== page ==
Something about a beach day makes you feel like your best self. Take a dip in the sea and all of a sudden you've got perfectly textured waves and smooth, glowing skin. It's all thanks to salt water, which has natural healing properties. Even at home, in the bath, salt can soften skin and relax tense muscles. Some proponents believe it can even treat pimples, but the evidence is purely anecdotal. The truth is, there's no one-size-fits-all acne cure, but salt water can definitely help keep your skin looking fresh.

Get Glowing With Saltwater Toner

Here's how it works: Salt water exfoliates dead skin cells and soaks up excess oil – two issues that lead to clogged pores. Clear pores equal clear skin. Salt water might not be a miracle worker for everyone, but it helps.

Whipping up your own saltwater face tonic is simple. Mix one teaspoon sea salt with warm water. Apply the mixture just like you would a toner: Soak a cotton ball in the solution and swipe it over the affected area to remove impurities and revitalize your skin.

Watch for Saltwater Side Effects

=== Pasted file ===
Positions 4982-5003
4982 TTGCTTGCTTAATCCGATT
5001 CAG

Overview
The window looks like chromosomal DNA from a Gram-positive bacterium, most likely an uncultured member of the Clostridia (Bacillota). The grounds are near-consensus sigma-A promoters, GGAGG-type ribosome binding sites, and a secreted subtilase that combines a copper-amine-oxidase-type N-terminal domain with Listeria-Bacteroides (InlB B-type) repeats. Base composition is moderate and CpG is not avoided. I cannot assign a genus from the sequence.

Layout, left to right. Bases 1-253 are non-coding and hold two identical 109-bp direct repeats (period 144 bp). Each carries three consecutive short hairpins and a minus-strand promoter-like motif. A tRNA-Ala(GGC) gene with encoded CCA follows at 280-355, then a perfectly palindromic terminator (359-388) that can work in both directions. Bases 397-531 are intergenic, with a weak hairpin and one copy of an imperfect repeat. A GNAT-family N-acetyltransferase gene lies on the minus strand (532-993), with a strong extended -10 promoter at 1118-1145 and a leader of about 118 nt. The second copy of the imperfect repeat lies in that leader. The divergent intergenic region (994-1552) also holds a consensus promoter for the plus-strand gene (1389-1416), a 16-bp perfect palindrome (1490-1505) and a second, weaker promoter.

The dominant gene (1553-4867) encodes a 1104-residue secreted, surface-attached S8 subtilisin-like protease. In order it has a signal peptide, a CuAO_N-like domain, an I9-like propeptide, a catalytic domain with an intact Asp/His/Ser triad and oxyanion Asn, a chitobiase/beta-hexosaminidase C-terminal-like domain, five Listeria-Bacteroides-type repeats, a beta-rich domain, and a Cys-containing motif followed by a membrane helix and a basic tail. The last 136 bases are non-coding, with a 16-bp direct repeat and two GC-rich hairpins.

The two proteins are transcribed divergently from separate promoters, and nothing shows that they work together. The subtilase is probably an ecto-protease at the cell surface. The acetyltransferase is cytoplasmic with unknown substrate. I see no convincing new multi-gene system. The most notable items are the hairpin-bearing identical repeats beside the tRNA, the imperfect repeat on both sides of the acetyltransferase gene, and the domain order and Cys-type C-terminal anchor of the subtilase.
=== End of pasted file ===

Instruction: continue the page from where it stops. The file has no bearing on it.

Even though salt water may be useful in diminishing mild breakouts, it could also break down your skin barrier, interfering with your cleanser and other acne treatments, and potentially drying your skin out. Making sure your pores are super clean is the No. 1 thing you can do to prevent pimples in the first place, so sometimes salt water does more harm than good. And believe it or not, parched skin can actually exacerbate acne. It triggers an uptick in oil production and leads to even more breakouts.

To keep your skin balanced, don't overdo the salt water. Try it as an every-other-day treatment and see how your skin fares. If you can handle it, you might try using a saltwater toner as part of your daily routine, but keep it to once per day. If you do experience dryness, replenish your skin's moisture with a nourishing, yet noncomedogenic, oil like argan or jojoba oil. Contrary to popular belief, oils like these don't break you out.

And finally, if you have sensitive skin, unfortunately, salt water may not be for you. Salt can be very irritating, especially if you tend to break out after going to the beach or being out in the sun (looking at you, fair-skinned beauties). In this case, it's best to enjoy the sea water from the comfort of your beach chair under an umbrella.

About the Author

Brenda Barron

Brenda Barron is a writer, editor and researcher based in Southern California. She has worked as a writer since 2004, with work appearing in online and print publications such as BabyZone, "Cat Fancy" and "ePregnancy." She holds a Bachelor of Arts in English literature from California State University, Long Beach.